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How a Vermont Fly-Fishing Museum's Lawsuit Changed the Definition of a Nonprofit

Katie Jickling Jul 18, 2018 10:00 AM
Katie Jickling
American Museum of Fly Fishing

Charles Orvis founded his fly-fishing company in Manchester 162 years ago and quickly built its reputation as a high-quality outdoor outfitter.

Today the Orvis Company remains a privately held business but has expanded to include an extensive online catalog and 69 retail stores and 10 outlets that also sell apparel and dog beds. Its products are still geared to a moneyed clientele; Orvis offers certain rods online for $898 — reel not included — and gets coverage from Forbes.

Along the way, the growing company's leaders helped start the American Museum of Fly Fishing. The discovery of fishing artifacts in the Manchester Orvis store's attic prompted its founding in 1968. The collection remained in the store until the museum's board bought a nearby building in 1983, and the town then assessed it for taxes. The museum sued, arguing that it was a tax-exempt nonprofit — setting off a legal battle that went all the way to the Vermont Supreme Court.

The court's 1989 ruling favored the museum over the town and set a new standard to determine which organizations are exempt from property taxes in Vermont.

Prior to that, only entities that performed an "essential government function" got the break. After the decision, there was a multipart test: Organizations had to be open for public use, benefit society and operate as a nonprofit in order to avoid paying property taxes.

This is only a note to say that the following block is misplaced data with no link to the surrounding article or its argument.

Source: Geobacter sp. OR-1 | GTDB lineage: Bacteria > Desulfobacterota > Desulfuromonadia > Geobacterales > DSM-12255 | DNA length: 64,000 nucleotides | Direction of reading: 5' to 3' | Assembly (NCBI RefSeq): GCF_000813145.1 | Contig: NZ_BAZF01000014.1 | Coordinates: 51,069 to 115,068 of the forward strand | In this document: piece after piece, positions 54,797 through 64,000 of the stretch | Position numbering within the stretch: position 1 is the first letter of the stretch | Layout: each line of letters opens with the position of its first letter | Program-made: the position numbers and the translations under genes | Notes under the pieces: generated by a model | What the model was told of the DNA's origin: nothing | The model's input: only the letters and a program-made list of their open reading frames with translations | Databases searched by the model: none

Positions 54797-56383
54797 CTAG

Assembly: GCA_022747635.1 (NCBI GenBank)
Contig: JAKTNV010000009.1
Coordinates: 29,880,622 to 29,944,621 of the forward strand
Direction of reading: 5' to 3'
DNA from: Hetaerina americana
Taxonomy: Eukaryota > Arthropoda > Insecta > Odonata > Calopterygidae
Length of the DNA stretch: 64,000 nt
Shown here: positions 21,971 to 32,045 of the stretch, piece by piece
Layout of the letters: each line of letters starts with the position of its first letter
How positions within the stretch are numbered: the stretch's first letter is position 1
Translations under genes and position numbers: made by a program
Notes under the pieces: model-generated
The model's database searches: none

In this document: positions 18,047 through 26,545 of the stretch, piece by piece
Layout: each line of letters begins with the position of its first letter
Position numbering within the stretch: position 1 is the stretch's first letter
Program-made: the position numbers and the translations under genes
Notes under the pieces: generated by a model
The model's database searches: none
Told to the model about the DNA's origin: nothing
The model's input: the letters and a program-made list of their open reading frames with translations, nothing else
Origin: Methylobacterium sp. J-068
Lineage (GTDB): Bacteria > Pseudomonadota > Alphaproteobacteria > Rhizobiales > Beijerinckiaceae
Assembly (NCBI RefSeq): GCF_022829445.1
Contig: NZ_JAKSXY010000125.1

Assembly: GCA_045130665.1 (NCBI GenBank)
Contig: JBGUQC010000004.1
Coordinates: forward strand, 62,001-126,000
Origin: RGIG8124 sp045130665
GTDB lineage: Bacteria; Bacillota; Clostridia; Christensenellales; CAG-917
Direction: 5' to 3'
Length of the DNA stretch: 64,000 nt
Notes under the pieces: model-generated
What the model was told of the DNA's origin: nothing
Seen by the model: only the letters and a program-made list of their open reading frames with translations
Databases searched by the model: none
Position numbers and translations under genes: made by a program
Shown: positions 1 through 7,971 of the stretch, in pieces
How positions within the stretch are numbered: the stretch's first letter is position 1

"It was a major change in the way they treated tax-exempt public property," Montpelier attorney and historian Paul Gillies said of the state government.

That enabled more Vermont nonprofits to get off the property tax rolls, shifting the burden to other taxpayers, said attorney Jim Knapp, Vermont's former interim director of property valuation and review. The change also allowed small nonprofits with property to survive, he added.

Today, the American Museum of Fly Fishing shares a parking lot with Orvis' flagship store. It's outside downtown Manchester, by the Orvis fly rod factory and the company's Fly Fishing School. The Orvis outlet store, which sells discounted items, is just down the road.

The nonprofit museum, which claims to display the world's largest collection of angling paraphernalia, remains distinct from Orvis, said the museum's executive director, Sarah Foster, adding that the notion the two are linked is a "terrible misconception."

Leigh Perkins, who served as Orvis' CEO from 1965 until his retirement in 1992, was a founding museum board member and still serves on its board with his wife, Annie. The museum gallery, which features a history of the sport, rows of flies in glass cases, and the fly rods owned by Babe Ruth and Dwight Eisenhower, is named for Leigh Perkins.

The museum's proximity to Orvis still gives some people the impression that it's part of the for-profit entity, Gillies said. "In the crowd I run in ... it's shorthand for, 'roll your eyes,'" Gillies said of the museum. "It's just a little close."

Not so, said Rob Oden, vice president of the museum's board. A former president of Kenyon and Carleton colleges, Oden has been fly-fishing since he was 5. He joined the board in 2011.

"I don't think I've heard Orvis mentioned at a board meeting," Oden said.

Oden said publication of the museum's journal, the American Fly Fisher, is one way the museum serves the "public interest." He added that it's the best fly-fishing publication he's ever seen.

In addition to putting out the journal, three full-time and three part-time staff also hold workshops and run free weekly events for kids. In May, the museum celebrated its 50th anniversary with a fundraiser in New York City.

According to its 2015 Internal Revenue Service Form 990, two benefit events and donations from its 42 board members helped cover the museum's $735,000 annual budget. About 1,000 people from around the world pay between $50 and $1,000 a year for a membership. Museum admission is $5.

The organization doesn't pay property taxes on its 5.2 acres of land, which is home to the museum, an office building and a small cattail-fringed pond. The property is assessed at more than $1.1 million and, if not for the nonprofit status, would cost the organization about $21,500 a year in taxes.

That's a lot of rods and reels.